Now on Blu-ray: Erotic Fantasy BELLADONNA OF SADNESS is Resplendent in HD
A few months ago we reported on the singular animated erotic experience that is Yamamoto Eiichi's Belladonna of Sadness. The film, produced in 1973 as part of the experimental adult animation trilogy Animerama, was one of the most unique cinematic experiences of my year, and I had this to say in my formal review:
[Belladonna of Sadness] is an astounding compendium of off-center animation styles blended with dreamy '70s folk mysticism and Renaissance fair aesthetics that will blow your mind. Whatever you're imagining going into Belladonna of Sadness, you're sure to be surprised at least a half dozen times by the time the credits roll, and that is a joy that has become increasingly rare over the years, and something to cherish.
The story for Belladonna of Sadness stems from a French book by Jules Michelet titled La Sorcière. While in no way a straight adaptation - Michelet's book is non-fiction - Belladonna of Sadness instead adopts the themes and hysteria of the 18th century witchcraft scares into a more sympathetic reading of the way of life associated with sorcerers and sorceresses. Yamamoto's film would take the concept of the tortured woman forced into sorcery as a means of coping with oppression and trauma and retools it as a grand scale rape-revenge fairy tale. While elements of the story feel very familiar, it's the alternately barren and baroque styles of animation that are the true revelations...
...Belladonna of Sadness is the rarest of opportunities, it presents the viewer with a chance to see something that is completely unique and unbridled. This is the work of a filmmaker and team who had a passion for the project that extended beyond a simple desire to tell a story. The sheer sensuality of Belladonna of Sadness and its overwhelming beauty is enough to make one well up with tears.
That's a pretty big excerpt, but it sums up my feelings about the film itself quite well. Upon a revisit, the film holds up remarkably well, revealing more and more of its secrets and layers with added viewings. This isn't a one time affair, it's a continually rewarding experience that only gets better and more emotionally fulfilling with each viewing.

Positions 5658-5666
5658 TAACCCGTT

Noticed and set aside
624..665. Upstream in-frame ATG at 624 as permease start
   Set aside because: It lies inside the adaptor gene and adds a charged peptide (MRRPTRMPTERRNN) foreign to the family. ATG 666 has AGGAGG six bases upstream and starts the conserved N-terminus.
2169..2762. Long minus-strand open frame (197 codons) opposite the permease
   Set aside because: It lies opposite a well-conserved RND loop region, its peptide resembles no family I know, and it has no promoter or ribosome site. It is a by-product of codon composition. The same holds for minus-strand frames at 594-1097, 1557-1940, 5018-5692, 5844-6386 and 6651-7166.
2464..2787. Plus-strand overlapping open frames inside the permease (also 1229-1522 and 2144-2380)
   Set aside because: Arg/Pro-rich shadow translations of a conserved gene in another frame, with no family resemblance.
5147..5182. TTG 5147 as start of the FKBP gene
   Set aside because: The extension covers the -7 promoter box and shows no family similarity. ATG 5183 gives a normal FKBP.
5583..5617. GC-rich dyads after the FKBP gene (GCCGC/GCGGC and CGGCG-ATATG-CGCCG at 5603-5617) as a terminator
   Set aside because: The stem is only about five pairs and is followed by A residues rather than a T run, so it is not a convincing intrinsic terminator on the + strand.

Cinelicious Pics, a company spearheaded by producer Paul Korver and former American Cinemateque programmer Dennis Bartok, has done a marvelous job curating their collection and Belladonna of Sadness is the latest gem in an increasingly shiny crown. Belladonna of Sadness will be remembered as one of the great rediscoveries of 2015-2016, and deservedly so. It is both completely a product of its time and timeless, a rare feat accomplished with stunning simplicity here. It is gorgeous.
Cinelicious Pics deserves some kind of prize for the remarkable restoration of Belladonna of Sadness. Scanned in 4K, the film looks astonishingly good, almost as though the forty years between its original release and the present day never happened. You can almost feel the textures of the vast canvasses used by the artists to create this one of a kind film. Created mostly in pencil and watercolor, Belladonna's unique appearance is remarkably well respresented on this new Blu-ray disc. The beautiful soundtrack, one of the film's many highlights, is equally well treated in a new DTS-HD mono track that retains all of the beauty of this diversely scored feature.
When it comes to extras, Cinelicious did a solid job of grabbing key members of the remaining crew possible to discuss their recollections about the film and it's production and history. We get three interviews on this disc, and all three have definite value to fans looking for insight. First up is an interview with director Yamamoto, who is quite candid about the process as well as his own childhood and the road to creating this particular animated film and how he was inspired by his own manga heroes in the 1940s. Toward the end of his interview he is joined by artist Funai Kuni, who expands on his recollections in his own interview as well as digging through some of the original concept art for the film and explaining some of his technique. Last up is a longer interview with the composer Satoh Masahiko, who discusses not only this film, but also his long career in music stretching back to his teenage years as a pianist in a jazz bar. All three interviews are well worth your time.
Last, but certainly not least, is a 16-page booklet with a new essay from Bartok that explores many facets of the film's history, production, influence and influcences, as well as the contemporary reposne to this lost gem of Japanese animation. It's a wonderful expansive essay that is worth a few minutes of your time.
You aren't likely to see anything quite like Belladonna of Sadness ever again. It was a product of a time and temperment that may be lost forever. We have Cinelicious Pics to thank for preserving, restoring, and presenting the film to a new generation. This one gets my highest recommendation.
Belladonna of Sadness
- Eiichi Yamamoto
- Yoshiyuki Fukuda
- Jules Michelet (novel)
- Eiichi Yamamoto
- Tatsuya Nakadai
- Katsuyuki Itô
- Aiko Nagayama
- Shigako Shimegi